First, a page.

Duck Duck Book

16 – trees of greater portland
04.6.2005, 12:04 am
Filed under: technology

Trees of greater Portland / Phyllis C. Reynolds and Elizabeth F. Dimon.
Portland, Or. : Timber Press, c1993.
[MCL call number: 635.977 R464t; 17 copies, one hold; one copy reference only at Central Library]

This is an extensive reference book to notable trees of our city. It is arranged like an encyclopedia, with entries arranged by scientific species name. Each entry includes a description of the natural history, culture, and qualities of the species, and one or more photographs of the tree as it is found in Portland. Notable individuals of each species are listed by address, together with the tree’s circumference and diameter. Historical notes about particular individuals are sometimes included as well.

The authors explain in their introduction that for a particular tree to be included, it must be healthy, beautiful, and relatively mature. Certainly there is a focus on particularly large examples of each species. Portland’s Heritage Trees are highlighted (though other venerable individuals are also included), and trees that live on private property are listed, but only those that are visible from the public street. The main text is followed by an appendix discussing the best times to observe Portland’s trees, one listing our largest trees, and a third providing a series of walking tours that provide an introduction to the special trees of nine different Portland neighborhoods. There is a glossary and an index.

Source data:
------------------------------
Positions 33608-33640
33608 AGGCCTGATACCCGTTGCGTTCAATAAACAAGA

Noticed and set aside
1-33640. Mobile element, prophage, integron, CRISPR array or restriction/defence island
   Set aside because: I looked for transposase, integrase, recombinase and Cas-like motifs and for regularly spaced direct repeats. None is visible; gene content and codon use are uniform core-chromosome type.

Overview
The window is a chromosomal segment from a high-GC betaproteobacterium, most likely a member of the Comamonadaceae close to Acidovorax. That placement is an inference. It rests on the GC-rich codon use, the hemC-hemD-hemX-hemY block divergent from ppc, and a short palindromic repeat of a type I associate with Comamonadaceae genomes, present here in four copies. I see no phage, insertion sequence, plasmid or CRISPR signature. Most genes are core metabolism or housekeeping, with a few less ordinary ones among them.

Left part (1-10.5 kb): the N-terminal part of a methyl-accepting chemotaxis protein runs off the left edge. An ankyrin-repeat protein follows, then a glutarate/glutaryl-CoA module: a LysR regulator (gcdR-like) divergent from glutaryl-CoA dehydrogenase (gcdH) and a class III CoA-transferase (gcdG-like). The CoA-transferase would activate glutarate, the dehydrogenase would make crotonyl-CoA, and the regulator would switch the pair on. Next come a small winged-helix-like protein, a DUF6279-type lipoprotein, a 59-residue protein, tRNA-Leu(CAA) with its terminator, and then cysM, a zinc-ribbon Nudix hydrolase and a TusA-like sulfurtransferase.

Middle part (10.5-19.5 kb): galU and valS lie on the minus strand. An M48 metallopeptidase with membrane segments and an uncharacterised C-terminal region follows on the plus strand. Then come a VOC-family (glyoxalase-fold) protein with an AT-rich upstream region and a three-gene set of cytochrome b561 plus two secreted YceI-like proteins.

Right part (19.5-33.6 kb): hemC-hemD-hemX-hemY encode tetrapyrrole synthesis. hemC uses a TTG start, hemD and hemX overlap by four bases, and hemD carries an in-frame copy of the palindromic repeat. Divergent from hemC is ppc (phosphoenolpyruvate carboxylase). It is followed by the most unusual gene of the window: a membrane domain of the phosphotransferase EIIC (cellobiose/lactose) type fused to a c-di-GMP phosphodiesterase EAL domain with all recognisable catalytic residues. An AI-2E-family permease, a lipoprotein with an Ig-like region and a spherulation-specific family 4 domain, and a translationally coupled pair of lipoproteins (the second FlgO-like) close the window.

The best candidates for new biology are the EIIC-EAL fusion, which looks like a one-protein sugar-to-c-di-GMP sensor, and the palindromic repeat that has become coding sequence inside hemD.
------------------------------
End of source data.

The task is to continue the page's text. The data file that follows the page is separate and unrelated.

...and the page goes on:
I suppose that long-time readers of this booklist will naturally begin to understand some of what interests me intellectually and for entertainment. Trees of Greater Portland meets two of these interests: the first, in gardening, botany, and plants in general, is recent; the other is of longer standing. I have a kind of intense civico-pietistic compulsion, and am fascinated by books and other intellectual objects that provide information and observations about the history and the fabric of my home city. Perhaps my readers do not share this combination of passions; but for those who do, this is an essential book. For anyone else who would like to practice identifying tree species, or who wants to see what a truly mature Pacific Dogwood or London Plane Tree looks like, it will also be useful.


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